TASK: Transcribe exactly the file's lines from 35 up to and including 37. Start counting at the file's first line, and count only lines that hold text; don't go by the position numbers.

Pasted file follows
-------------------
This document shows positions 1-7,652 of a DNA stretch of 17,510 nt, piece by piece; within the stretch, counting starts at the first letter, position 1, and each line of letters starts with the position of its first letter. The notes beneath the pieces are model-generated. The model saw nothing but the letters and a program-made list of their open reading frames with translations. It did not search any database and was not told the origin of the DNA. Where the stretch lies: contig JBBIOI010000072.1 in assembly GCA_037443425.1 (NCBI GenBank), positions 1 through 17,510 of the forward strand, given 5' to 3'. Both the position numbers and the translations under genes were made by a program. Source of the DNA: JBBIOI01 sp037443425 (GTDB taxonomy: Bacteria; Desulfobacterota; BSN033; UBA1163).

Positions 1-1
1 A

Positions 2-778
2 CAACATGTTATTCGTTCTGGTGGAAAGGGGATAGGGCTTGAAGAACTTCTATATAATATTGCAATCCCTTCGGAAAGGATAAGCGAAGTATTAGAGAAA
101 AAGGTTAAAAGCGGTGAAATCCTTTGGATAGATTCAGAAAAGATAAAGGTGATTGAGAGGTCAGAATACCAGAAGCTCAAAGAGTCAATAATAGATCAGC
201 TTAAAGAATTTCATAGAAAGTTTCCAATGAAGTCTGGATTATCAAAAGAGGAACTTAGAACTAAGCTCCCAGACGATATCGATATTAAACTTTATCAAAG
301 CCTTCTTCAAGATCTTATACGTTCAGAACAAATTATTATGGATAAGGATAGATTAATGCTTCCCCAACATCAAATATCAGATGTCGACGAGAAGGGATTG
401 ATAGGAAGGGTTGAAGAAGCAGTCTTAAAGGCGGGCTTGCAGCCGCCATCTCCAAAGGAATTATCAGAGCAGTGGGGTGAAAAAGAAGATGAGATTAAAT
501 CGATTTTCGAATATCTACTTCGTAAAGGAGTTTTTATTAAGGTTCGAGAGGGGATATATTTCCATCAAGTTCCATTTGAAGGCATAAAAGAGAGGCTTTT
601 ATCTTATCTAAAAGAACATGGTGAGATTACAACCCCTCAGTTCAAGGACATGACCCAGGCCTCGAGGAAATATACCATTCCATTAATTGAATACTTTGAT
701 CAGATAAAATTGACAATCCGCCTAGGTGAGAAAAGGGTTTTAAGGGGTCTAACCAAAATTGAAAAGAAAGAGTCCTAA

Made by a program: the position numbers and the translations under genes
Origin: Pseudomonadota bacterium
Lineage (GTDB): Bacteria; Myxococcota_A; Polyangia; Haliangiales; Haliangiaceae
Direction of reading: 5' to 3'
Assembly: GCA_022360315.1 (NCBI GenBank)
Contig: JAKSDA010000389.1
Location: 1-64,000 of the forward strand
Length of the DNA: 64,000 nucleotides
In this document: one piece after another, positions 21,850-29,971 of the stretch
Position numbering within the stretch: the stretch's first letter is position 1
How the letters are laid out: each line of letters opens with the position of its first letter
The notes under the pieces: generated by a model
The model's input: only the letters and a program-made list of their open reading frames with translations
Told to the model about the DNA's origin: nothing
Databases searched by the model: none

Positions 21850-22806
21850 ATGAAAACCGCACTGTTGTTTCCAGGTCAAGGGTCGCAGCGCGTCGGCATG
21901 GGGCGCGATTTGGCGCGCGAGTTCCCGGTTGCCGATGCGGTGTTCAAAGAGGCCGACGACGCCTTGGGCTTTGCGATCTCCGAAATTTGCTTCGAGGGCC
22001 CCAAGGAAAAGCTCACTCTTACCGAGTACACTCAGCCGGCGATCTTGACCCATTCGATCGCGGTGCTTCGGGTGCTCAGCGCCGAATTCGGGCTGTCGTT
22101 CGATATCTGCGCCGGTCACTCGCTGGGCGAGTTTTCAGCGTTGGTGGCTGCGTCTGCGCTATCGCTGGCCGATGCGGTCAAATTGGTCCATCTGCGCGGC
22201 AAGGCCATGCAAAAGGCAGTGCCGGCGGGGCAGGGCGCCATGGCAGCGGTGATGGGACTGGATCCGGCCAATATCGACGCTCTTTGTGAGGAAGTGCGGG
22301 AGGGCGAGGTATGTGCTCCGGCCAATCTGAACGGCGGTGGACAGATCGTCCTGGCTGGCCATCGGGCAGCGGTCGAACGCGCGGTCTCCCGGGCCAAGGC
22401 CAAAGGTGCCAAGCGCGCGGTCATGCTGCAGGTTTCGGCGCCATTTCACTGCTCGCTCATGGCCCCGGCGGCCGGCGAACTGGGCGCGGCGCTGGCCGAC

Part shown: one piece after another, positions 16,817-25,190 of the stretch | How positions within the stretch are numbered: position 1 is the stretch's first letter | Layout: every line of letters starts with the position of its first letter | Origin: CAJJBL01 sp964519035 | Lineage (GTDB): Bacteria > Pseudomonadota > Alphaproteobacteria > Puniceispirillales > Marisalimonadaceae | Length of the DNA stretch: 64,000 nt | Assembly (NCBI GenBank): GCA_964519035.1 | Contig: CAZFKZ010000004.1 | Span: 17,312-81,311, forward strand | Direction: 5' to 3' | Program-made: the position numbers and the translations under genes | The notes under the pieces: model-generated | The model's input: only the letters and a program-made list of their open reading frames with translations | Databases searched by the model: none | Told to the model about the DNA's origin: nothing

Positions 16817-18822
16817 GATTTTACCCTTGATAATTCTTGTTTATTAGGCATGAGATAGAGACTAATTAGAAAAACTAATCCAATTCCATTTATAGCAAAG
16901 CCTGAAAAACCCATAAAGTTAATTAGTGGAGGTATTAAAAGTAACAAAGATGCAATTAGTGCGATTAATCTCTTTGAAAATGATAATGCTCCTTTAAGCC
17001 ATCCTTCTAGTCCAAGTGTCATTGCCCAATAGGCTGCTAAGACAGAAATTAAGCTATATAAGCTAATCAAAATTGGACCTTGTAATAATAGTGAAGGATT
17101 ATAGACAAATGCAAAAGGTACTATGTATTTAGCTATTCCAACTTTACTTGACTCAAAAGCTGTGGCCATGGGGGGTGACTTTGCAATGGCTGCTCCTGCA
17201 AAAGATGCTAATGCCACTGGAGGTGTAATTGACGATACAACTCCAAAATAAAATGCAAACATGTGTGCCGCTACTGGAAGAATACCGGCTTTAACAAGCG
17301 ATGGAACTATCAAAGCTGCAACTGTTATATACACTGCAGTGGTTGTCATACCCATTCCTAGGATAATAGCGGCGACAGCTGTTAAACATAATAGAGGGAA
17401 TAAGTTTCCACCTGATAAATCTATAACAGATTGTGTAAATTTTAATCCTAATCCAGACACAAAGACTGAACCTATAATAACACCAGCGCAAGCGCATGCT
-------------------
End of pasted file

22401 CAAAGGTGCCAAGCGCGCGGTCATGCTGCAGGTTTCGGCGCCATTTCACTGCTCGCTCATGGCCCCGGCGGCCGGCGAACTGGGCGCGGCGCTGGCCGAC

Part shown: one piece after another, positions 16,817-25,190 of the stretch | How positions within the stretch are numbered: position 1 is the stretch's first letter | Layout: every line of letters starts with the position of its first letter | Origin: CAJJBL01 sp964519035 | Lineage (GTDB): Bacteria > Pseudomonadota > Alphaproteobacteria > Puniceispirillales > Marisalimonadaceae | Length of the DNA stretch: 64,000 nt | Assembly (NCBI GenBank): GCA_964519035.1 | Contig: CAZFKZ010000004.1 | Span: 17,312-81,311, forward strand | Direction: 5' to 3' | Program-made: the position numbers and the translations under genes | The notes under the pieces: model-generated | The model's input: only the letters and a program-made list of their open reading frames with translations | Databases searched by the model: none | Told to the model about the DNA's origin: nothing

Positions 16817-18822